Words from a Reader

The “Writing Life Stories” e-mails I receive are such treasures. As soon as I see there is one in my inbox, I read it immediately. I look forward to them and never know how they will touch me. They can be interesting, informative, humorous, and/or touching.

Wednesday, November 29, 2023

Rosalynn Carter, a Woman to be Admired

Rosalynn Smith Carter

Today, Tuesday, November 28, 2023, has been a day of sadness and celebration in Georgia and around the country. A tribute service was held in Atlanta and the local TV stations carried much about the life of Rosalynn Carter, who was a role model for me and many women, especially in the south. 

My husband, Barry, and I were big fans of Jimmy Carter and supported his campaign for President. They were raised much the way I was. But they grew up in better financial conditions in Plains, Georgia, not far from Albany, Georgia which was my hometown. 

We had pride in the fact that a man from the South, who was a humble man, with a Southern wife who grew up with the same restrictions I did, was going to be the President of the United States. We often drove over to Plains on a weekend afternoon to watch a ballgame between the Secret Service men and others.

The little town was transformed into a tourist town with lots of strangers on the streets. We stopped in the stores and bought souvenirs like all the others who were there. I read everything about this couple and their family.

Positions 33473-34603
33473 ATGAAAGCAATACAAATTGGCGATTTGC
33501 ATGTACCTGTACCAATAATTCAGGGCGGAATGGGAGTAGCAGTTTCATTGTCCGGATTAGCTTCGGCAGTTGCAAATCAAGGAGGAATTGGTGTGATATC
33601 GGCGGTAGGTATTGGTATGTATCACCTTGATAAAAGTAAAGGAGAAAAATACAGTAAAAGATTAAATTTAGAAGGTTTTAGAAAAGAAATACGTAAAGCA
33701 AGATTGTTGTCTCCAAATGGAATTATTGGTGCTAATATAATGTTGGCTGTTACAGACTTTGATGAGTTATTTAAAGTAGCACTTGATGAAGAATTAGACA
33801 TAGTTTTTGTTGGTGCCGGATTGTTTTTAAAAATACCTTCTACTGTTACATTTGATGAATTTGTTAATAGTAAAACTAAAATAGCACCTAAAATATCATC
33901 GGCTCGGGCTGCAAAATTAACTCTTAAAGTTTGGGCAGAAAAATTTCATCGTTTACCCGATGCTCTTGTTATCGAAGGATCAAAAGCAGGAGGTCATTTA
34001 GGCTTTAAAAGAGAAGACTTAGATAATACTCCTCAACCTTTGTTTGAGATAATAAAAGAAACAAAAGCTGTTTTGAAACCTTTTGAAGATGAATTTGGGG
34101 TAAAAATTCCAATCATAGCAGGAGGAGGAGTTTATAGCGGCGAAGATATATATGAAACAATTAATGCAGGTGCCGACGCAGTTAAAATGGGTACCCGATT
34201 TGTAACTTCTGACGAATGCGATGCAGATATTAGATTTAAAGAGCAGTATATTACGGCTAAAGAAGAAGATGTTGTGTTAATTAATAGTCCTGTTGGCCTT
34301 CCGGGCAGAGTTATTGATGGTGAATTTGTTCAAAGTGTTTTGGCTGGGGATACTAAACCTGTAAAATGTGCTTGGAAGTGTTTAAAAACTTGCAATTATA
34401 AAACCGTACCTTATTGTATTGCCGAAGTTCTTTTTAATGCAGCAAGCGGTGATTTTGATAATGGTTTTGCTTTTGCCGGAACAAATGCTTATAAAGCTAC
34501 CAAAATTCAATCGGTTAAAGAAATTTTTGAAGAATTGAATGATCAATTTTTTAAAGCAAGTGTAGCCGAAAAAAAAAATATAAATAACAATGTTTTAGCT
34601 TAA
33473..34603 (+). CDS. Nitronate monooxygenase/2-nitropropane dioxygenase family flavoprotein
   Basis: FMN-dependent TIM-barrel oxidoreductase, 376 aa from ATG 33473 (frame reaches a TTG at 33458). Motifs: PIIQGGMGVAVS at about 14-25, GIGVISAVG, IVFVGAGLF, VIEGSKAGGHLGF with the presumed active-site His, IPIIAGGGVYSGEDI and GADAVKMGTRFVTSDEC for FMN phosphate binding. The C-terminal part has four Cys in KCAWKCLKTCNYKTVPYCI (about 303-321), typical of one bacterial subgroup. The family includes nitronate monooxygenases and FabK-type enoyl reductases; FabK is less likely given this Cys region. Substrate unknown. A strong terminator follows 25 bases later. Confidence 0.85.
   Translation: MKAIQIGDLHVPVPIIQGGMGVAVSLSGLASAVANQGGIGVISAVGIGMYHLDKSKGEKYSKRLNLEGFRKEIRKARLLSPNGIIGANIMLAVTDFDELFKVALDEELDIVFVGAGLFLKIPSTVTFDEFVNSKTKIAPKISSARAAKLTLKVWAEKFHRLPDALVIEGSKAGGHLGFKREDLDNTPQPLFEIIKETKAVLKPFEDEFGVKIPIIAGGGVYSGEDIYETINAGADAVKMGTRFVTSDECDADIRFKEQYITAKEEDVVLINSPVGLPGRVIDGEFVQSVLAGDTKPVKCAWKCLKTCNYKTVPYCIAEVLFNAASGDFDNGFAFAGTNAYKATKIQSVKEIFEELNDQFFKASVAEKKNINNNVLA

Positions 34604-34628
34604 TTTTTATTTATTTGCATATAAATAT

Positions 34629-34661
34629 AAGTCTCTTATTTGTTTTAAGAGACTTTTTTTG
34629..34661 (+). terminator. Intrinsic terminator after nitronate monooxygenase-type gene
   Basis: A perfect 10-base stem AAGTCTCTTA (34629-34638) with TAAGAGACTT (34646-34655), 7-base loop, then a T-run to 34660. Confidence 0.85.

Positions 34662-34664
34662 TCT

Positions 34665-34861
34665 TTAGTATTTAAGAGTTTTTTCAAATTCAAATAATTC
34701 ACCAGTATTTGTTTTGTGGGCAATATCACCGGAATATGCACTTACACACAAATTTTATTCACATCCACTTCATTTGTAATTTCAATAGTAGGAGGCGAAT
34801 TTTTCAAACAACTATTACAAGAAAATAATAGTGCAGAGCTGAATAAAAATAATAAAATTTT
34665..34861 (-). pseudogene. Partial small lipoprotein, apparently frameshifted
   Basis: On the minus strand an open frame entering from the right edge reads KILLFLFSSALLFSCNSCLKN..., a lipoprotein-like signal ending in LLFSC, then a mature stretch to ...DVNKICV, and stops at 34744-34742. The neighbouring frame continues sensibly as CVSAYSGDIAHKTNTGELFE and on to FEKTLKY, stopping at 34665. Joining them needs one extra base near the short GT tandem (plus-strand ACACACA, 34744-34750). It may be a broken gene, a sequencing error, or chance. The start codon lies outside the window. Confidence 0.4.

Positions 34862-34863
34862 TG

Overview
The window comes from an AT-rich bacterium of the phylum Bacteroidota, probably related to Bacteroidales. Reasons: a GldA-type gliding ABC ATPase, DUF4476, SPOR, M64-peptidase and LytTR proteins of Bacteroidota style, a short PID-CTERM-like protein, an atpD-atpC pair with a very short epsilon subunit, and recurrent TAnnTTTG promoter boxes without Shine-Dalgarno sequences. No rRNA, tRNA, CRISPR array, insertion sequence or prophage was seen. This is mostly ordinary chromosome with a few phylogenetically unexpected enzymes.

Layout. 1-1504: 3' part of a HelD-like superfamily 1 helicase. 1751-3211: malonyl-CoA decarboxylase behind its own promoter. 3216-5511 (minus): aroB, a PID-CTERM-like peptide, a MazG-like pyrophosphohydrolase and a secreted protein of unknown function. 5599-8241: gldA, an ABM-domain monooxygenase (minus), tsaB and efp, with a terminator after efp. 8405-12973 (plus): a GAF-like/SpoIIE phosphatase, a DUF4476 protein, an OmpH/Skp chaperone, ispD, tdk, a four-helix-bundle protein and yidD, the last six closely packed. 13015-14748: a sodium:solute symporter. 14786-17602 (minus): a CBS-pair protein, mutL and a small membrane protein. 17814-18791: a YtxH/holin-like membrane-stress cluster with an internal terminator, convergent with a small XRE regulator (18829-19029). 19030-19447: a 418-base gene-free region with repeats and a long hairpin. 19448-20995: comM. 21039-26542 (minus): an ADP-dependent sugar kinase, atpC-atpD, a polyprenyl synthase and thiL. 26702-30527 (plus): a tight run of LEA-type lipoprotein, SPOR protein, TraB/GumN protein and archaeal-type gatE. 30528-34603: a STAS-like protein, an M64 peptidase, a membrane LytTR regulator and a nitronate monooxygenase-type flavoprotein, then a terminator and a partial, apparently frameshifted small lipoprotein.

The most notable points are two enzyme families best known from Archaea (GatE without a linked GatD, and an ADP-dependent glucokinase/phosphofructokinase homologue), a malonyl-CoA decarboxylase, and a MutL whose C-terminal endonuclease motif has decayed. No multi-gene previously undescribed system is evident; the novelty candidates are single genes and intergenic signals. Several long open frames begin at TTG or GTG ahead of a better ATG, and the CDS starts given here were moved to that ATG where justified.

Like many of us, Jimmy Carter had siblings who led completely different lives from Mr. and Mrs. Carter. His brother, Billy, was made a joke by the news media. His sister rode a motorcycle and was made to resemble a Hell's Angel by the media. I never saw them but I was sorry to hear in later years of their deaths from pancreatic cancer.

I still have a green and white campaign pin that says Vote For Jimmy Carter and a green and white hat I will show one day here. This couple of simple people who did not live in a ritzy home with gold fixtures in the bathroom, or own extravagant homes in other countries did not spend their time getting rich or richer in material things. Their eyes were always on how they could help others. Rosalynn didn't mind not being recognized for what she did. It seems to me that I hardly ever heard about her when some of her most important accomplishments were announced. Only at her tribute service did I learn how much she has done in her life. 

In a country where autocrats and self-serving people are too often elected to office, I hope the example of the Carters will somehow penetrate the minds, hearts, and souls of young men and women who will come to take their place as leaders of our country and the world. 

When I hear of bad happenings in the South, I think of the good, great people like Jimmy Carter and his beloved Rosalynn and remember the good folks I know who are not racists, not mean-hearted, who do not hate but are filled with concerns for those in need no matter their color, race, or circumstances. 

Truly it is more blessed to give than to receive, even if you can only give a smile and a kind hello. I have seen the saddest people respond with a big smile of gladness when I have taken the time to say hello and smile. It does something to us, physically, when we give what we can. It makes us feel better. 



  1. Giving does indeed make us feel better. Vale to Rosalynn Carter - and all praise to the many who are just like her.

    1. Thanks EC for your comment and I agree, there are others like her and so often we don't know anything about them. Glenda

  2. The Carters were admirable people. He must be devastated!

  3. Marie, they were indeed admirable people. I know he must be so sad and I think her death will hasten his. Glenda


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